Comment Request - Child Nutrition Database
This is a revision of a currently approved collection. This collection is the voluntary submission of data including nutrient data from the food industry to update and expand the Child Nutrition (CN) Database in support of the Child Nutrition Act of 1966.
The CN Database is required in nutrient analysis software approved by USDA for use in the school meal programs. The software allows schools participating in the National School Lunch Program (NSLP) and School Breakfast Program (SBP) to analyze meals and measure the compliance of their menus with established nutrition goals and standards specified under these programs.
The development of the Child Nutrition (CN) Database is regulated by the United States Department of Agriculture (USDA), Food and Nutrition Service. This database is designed to be incorporated in USDA-approved nutrient analysis software and provide an accurate source of nutrient data. The software allows schools participating in the National School Lunch Program (NSLP) and School Breakfast Program (SBP) to analyze meals and measure the compliance of their menus with established nutrition goals and standards specified in 7 CFR 210.10 for the NSLP and 7 CFR 220.8 for the SBP.
The information collection for the CN Database is conducted using an outside contractor. The CN Database is updated annually with brand name or manufactured foods commonly used in school food service. To update and expand the CN Database, collection of this information is accomplished by form FNS-710, CN Database Qualification Report. The Food and Nutrition Service's contractor collects this data from the food industry through a spreadsheet version of the FNS-710.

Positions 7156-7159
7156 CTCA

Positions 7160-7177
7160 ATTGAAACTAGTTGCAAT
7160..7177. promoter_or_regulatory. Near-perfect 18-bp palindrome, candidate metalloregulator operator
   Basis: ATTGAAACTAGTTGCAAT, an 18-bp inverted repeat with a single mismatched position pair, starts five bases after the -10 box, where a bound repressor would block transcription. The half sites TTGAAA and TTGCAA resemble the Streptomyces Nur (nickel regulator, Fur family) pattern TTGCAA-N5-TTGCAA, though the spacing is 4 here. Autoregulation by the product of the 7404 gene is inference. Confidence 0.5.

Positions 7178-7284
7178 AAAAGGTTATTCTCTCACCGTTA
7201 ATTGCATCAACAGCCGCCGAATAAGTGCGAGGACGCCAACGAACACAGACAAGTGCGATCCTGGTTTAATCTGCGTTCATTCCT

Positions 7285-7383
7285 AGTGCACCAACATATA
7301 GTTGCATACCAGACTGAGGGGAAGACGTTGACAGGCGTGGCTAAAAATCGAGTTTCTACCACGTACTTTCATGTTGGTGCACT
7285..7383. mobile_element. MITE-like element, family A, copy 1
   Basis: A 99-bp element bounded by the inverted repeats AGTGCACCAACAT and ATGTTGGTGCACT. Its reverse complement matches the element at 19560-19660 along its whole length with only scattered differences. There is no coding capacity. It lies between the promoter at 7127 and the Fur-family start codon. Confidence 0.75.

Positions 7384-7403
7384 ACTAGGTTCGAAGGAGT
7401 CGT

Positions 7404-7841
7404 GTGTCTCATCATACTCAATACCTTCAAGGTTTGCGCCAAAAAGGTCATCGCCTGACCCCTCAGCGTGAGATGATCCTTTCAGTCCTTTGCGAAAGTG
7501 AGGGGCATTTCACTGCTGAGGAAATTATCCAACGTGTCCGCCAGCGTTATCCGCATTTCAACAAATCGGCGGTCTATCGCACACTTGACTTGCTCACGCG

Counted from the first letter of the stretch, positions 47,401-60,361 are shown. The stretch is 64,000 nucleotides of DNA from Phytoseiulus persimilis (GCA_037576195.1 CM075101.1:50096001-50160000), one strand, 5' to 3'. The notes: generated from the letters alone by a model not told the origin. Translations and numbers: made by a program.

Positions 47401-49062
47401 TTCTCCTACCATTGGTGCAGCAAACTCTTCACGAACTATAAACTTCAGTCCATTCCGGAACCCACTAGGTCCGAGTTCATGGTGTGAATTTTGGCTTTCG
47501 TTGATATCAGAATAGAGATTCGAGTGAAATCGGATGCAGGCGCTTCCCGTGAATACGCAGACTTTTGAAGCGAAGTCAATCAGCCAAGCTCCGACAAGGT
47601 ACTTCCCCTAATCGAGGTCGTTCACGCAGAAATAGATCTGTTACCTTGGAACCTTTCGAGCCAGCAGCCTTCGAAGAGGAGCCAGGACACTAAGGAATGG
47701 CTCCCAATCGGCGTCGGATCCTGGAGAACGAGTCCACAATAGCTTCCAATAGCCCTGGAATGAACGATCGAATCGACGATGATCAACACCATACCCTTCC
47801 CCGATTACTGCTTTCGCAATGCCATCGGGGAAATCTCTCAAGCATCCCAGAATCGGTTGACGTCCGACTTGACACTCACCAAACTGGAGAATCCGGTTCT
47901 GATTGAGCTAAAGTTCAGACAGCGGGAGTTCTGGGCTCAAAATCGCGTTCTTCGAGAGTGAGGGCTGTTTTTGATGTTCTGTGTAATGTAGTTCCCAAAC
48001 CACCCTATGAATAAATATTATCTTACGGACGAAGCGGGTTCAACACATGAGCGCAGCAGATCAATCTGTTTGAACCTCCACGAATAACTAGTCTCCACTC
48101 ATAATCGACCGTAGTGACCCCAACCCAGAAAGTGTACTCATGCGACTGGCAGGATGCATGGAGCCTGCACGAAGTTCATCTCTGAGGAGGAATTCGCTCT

The online web tool and paper version have been deleted from the collection because they are no longer used. The online web tool was discontinued due to outdated technology. The paper form was discontinued because no data was submitted by industry using the paper form for many years. The spreadsheet was edited to update terminology and instructions. These changes do not affect the burden for the collection. However, FNS has changed how the frequency and the estimated time per response are determined. Previously the frequency of response (or total annual responses per respondent) was defined as each food item reported (n=1,120) and the hours per response represented the amount of time to report 1 food item (n=2 hours).
The current burden defines the frequency of response as the number of times a manufacturer responds per year (1) with the hours adjusted to represent the total hours for the submission (estimated number of food items per manufacturer  × 2 hours per food item). As a result, the number of responses for this collection have changed; however, the total overall burden remains the same (estimated 32 manufacturers × 1 response per year × 35 items per manufacturer × 2 hours per item).
The submission of data from the food industry will be strictly voluntary, and based on analytical, calculated, or nutrition facts label sources. FNS is currently researching options for modernizing the Child Nutrition Database, including the data collection, compilation, and dissemination of data. FNS is exploring the use of existing data sets and processes to collect nutrient data for food products marketed to schools. The current process is needed until the new process is finalized and in place.